Nashua reviews rules for political visits to schoolsBy BARBARA TAORMINA
Union Leader Correspondent
June 09. 2015 11:16PM
The Board of Education reviewed its existing policy on school visits by politicians in the wake of a June 3 visit to Fairgrounds Middle School by Chris Williams, who stepped down from his former role as president of the Greater Nashua Chamber of Commerce in February to scope out a run in this year’s mayoral race.
Although no formal declaration of candidacy has taken place, Williams is expected to make his candidacy official on June 15.
Williams has been out on the campaign trail looking for opinions, support and donations, and last week, he spent the morning at Fairgrounds without the required approval from either Superintendent Mark Conrad or school Principal Michael Harrington.
School officials learned of the visit through Facebook when, halfway through his morning, Williams posted on his "Move Nashua Forward" page: “Spending my day at Fairgrounds Elementary School, learning more about Nashua’s schools. My favorite part thus far: the 1st grader who told me his favorite person is Olaf, ‘because Olaf likes warm hugs.’”
The live post from Fairgrounds was followed by a string of emails that questioned school administrators about Williams’ unapproved visit, and an email invitation he sent to teachers for what has been described as a “meet and greet.” And the questioning went beyond the emails.
Back on Facebook, Ward 9 Alderman Ken Siegel described William’s visit “absolutely beyond acceptable” in a post on his page.
“The schools are absolutely NO place to be doing politicking. They are for teaching our children. They are not a place to gather Facebook suitable campaign material,” wrote Siegel.
Some residents who added opinions to Siegel’s comments were hard on Williams for not going through the appropriate steps to schedule a visit. Others who supported Williams were happy to see a candidate in an actual classroom, while others felt local politics and politicians were prime academic material.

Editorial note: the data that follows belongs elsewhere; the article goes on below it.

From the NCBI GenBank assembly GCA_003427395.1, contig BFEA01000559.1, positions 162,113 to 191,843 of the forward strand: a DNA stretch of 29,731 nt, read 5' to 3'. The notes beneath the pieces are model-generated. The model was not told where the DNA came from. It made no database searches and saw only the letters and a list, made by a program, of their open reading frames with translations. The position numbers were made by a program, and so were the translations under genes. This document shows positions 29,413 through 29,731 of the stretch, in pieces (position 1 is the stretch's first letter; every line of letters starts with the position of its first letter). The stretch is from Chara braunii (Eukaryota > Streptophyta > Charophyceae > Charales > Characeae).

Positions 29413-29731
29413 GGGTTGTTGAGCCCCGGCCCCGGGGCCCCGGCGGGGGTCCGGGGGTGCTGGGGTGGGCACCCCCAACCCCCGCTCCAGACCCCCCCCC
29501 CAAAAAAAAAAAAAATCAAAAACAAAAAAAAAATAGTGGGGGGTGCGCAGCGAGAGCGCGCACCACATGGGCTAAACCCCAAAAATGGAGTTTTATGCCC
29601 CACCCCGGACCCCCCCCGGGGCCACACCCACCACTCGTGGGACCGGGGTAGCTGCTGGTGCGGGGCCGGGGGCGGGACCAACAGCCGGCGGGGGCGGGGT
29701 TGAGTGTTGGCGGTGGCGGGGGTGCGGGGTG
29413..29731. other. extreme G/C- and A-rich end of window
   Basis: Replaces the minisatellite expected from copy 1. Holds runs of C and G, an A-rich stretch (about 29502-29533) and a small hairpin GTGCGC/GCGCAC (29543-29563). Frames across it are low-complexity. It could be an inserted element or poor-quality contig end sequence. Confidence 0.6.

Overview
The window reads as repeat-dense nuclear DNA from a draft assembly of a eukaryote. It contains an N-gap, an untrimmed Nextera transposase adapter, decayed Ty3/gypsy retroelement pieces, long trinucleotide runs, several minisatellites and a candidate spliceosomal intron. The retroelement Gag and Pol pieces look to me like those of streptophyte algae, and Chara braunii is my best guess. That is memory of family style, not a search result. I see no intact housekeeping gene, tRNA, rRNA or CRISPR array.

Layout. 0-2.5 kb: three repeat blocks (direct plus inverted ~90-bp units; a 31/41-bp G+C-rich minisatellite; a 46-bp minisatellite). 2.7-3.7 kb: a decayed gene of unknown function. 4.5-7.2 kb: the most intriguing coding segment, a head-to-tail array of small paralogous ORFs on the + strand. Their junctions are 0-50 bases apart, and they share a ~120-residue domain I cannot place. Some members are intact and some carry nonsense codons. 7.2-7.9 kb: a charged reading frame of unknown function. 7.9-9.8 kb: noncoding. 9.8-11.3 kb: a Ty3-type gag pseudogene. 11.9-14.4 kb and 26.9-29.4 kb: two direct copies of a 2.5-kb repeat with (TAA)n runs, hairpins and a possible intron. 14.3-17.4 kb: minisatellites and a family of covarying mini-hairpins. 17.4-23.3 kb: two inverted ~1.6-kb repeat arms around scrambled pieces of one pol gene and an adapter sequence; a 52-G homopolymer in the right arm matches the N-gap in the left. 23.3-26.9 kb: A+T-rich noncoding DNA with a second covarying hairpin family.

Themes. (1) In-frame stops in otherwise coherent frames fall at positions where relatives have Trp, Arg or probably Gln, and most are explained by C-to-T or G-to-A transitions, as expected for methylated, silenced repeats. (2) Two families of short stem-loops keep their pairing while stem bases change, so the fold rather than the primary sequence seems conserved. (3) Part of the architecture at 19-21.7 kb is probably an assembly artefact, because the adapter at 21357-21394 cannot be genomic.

Williams did not respond to a request for comment about the visit.
Although some Board of Education members were concerned about the real-time update Williams posted on social media that seemed like campaigning, they also wanted to keep the door open to candidates and elected officials who may want to visit schools and explore educational issues.
“The last thing we want to do is discourage people from visiting classrooms to see what’s happening,” said BOE member Robert Hallowell.
Other BOE members were worried about the email Williams sent to teachers and staff.
“My main concern was the email, and the fact that the school email list was used to send out an invitation to a political forum,” said BOE member Dotty Oden.
Email addresses for all Nashua teachers are listed on the school website so that parents can contact them with questions and concerns about their children.
And BOE members also considered that the compliants about Williams’ visit may have been generated by people supporting other candidates or other views. In addition to requiring that candidates receive approval before school visits, the district’s policy also states that visits should not be disruptive for students or teachers, no campaign material can be handed out to students, teachers should separate their personal views when incorporating political figures into class lessons and discussions, and that all recognized candidates in a particular race receive an equal opportunity to address the school community. Conrad said he would contact the other official candidates in the mayoral race to offer them an opportunity to visit one of Nashua’s schools.
As of Monday, June 8, the first day of the filing period for the upcoming race, the Nashua City Clerk’s office had received petitions from three candidates, Michael Broderick, Doug Carroll and Daniel Moriarty. Williams and other candidates have until June 19 to file and join the race.